Australian investigators found the attacker used code and techniques known to have been used by China in the past, according to the two sources.

Australian intelligence also determined that the country’s political parties were a target of Beijing spying, they added, without specifying any other incidents.

The people declined to specify how the attackers breached network security and said it was unclear when the attack had begun or how long the hackers had access to the networks.  

The attackers used sophisticated techniques to try to conceal their access and their identity, one of the people said, without providing details.

The findings were also shared with at least two allies, the United States and the United Kingdom, said four people familiar with the investigation.

The UK sent a small team of cyber experts to Canberra to help investigate the attack, three of those people said.

The United States and the United Kingdom both declined to comment.


Australia has in recent years intensified efforts to address China’s growing influence in Australia, policies that have seen trade with China suffer. 

For instance, in 2017, Canberra banned political donations from overseas and required lobbyists to register any links to foreign governments. A year later, the ASD led Australia’s risk assessment of new 5G technology, which prompted Canberra to effectively ban Chinese telecoms firm Huawei from its nascent 5G network.

While some U.S. officials and diplomats have welcomed such steps by Australia and praise the countries’ strong intelligence relationship, others have been frustrated by Australia’s reluctance to more publicly confront China, according to two U.S. diplomatic sources.  

On a visit to Sydney last month, U.S. Secretary of State Mike Pompeo delivered thinly veiled criticism of Australia’s approach after Foreign Minister Marise Payne said Canberra would make decisions toward China in based on “our national interest”.

Pompeo said countries could not separate trade and economic issues from national security.

“You can sell your soul for a pile of soybeans, or you can protect your people,” he told reporters at a joint appearance with Payne in Sydney.

Morrison’s office declined to comment on whether the United States had expressed any frustration at Australia for not publicly challenging China over the attack. The U.S. State Department did not immediately respond to requests for comment.

Reporting by Colin Packham in SYDNEY; Additional reporting by Jack Stubbs and Guy Faulconbridge in LONDON, Christopher Bing in WASHINGTON and Ben Blanchard in BEIJING; Editing by Lincoln Feast and John Mair.Our Standards:The Thomson Reuters Trust Principles.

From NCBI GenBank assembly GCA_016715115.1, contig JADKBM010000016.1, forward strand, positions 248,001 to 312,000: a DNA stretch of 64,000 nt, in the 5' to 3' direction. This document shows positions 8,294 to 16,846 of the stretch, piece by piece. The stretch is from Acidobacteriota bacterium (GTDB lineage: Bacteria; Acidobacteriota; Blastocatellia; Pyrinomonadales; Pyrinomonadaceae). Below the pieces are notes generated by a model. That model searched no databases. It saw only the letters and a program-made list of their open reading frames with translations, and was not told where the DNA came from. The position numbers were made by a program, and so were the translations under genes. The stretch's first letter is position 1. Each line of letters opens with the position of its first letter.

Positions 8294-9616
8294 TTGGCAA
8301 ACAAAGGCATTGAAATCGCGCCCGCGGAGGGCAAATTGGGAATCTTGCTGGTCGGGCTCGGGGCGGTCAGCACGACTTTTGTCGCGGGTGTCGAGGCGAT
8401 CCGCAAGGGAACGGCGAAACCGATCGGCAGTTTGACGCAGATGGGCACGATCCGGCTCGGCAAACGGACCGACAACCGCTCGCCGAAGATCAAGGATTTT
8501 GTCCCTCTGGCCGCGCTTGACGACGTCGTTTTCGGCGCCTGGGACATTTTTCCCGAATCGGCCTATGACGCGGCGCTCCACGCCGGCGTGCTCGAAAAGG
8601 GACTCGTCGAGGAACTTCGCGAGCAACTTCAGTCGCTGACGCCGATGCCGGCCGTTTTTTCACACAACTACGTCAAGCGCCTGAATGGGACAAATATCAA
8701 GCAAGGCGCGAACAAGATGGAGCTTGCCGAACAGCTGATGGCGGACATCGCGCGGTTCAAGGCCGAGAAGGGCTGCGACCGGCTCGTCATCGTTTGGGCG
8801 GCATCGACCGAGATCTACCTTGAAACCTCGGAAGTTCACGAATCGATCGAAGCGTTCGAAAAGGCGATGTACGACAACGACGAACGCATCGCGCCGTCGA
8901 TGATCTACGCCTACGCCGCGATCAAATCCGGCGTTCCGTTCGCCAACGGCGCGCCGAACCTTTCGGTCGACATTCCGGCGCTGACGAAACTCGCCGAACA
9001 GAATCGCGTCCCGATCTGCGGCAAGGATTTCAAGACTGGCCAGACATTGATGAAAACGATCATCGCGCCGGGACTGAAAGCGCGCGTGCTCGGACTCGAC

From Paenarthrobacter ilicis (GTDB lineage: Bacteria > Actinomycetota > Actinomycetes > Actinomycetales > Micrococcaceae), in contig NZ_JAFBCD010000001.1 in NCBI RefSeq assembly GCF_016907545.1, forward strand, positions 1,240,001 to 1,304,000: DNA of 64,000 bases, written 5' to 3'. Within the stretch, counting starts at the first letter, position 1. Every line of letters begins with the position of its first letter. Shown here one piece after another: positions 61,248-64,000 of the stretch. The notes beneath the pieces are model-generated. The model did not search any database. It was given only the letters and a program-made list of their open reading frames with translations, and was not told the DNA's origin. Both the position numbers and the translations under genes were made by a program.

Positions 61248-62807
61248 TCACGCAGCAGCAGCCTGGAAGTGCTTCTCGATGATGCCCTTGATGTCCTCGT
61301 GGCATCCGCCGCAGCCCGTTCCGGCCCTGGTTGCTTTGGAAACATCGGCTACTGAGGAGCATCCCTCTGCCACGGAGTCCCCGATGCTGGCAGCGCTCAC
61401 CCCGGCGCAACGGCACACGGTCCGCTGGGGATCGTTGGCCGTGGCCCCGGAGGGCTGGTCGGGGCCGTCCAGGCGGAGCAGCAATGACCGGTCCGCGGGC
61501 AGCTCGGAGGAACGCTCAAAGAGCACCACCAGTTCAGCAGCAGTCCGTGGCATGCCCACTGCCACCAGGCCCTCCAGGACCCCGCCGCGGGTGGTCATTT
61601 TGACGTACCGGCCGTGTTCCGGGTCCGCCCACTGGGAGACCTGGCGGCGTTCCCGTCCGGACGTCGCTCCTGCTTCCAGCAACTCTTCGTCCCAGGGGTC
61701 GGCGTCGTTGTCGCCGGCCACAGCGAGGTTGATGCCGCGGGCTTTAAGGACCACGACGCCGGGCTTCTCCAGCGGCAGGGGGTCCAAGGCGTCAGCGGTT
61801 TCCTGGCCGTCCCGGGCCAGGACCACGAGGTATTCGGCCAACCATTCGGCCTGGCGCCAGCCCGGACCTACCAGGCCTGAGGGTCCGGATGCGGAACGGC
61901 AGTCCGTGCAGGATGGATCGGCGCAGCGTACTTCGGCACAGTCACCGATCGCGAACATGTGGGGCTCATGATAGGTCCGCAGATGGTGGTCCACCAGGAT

SECURITY AGENCIES feared state and territory electoral commissions were targeted in cyber attack

AND we are told we should trust these people!

Appalling, and we grapple with the idea that ANY criticism is unwarranted, and xenophobic … you must be kidding … wake up Australia!

Security agencies feared state and territory electoral commissions were targeted in cyber attack

7.30 By Paul Farrell


A man looks at a screen filled with code

PHOTO: The major political parties were directly targeted, with personal information compromised. (ABC News)

RELATED STORY: Major parties hit by foreign government hackers in attack on Parliament servers

RELATED STORY: Cyber security breach on Parliament likely a foreign government attack

RELATED STORY: All eyes on China after cyber attack on Australian Parliament

Australia’s security agencies were concerned that state and territory electoral commissions may also have been targeted as part of a cyber attack on federal political parties, according to previously confidential documents obtained by 7.30.

Key points:

  • The cyber attack was revealed in February, with suspicion falling on China
  • The electoral commissions say there is no evidence they were compromised
  • It was publicly announced that the major federal political parties were targeted in the cyber attack

On February 18, Prime Minister Scott Morrison made a statement outlining that Australia’s major political parties had been the target of a major cyber attack by what was described as a “sophisticated state actor”.

There was speculation at the time that China was responsible for the attack, and a report this week by Reuters claims that nation was responsible for the breach.

Shortly before Mr Morrison’s public announcement of the attack on political parties, a whole-of-government teleconference led by the Australian Cyber Security Centre — which included representatives from the Australian Signals Directorate, ASIO, the Australian Electoral Commission, state electoral commissions and other federal government agencies — was held to brief agencies on the breach.

Meeting minutes obtained by 7.30 under freedom of information laws from the Office of the Australian Information Commissioner (OAIC) reveal a rare glimpse of the deliberations in the aftermath of the attack, and provides some insight into the extent to which personal information may have been obtained from the political parties.

An OAIC case officer who attended the teleconference set out a summary of the meeting, and wrote that the attack “directly targeted political parties”. The case officer’s notes also state that “personal information has been compromised” in the breach.

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“The [Australian Cyber Security Centre] could say that as a result of the DPS [Department of Parliamentary Services] incident, they had seen broader connectivity between various networks and an adversaries (sic) infrastructure, with targets across the major political parties,” the officer wrote.

The notes also state there was “evidence that the ‘adversary’ was communicating with infrastructure”.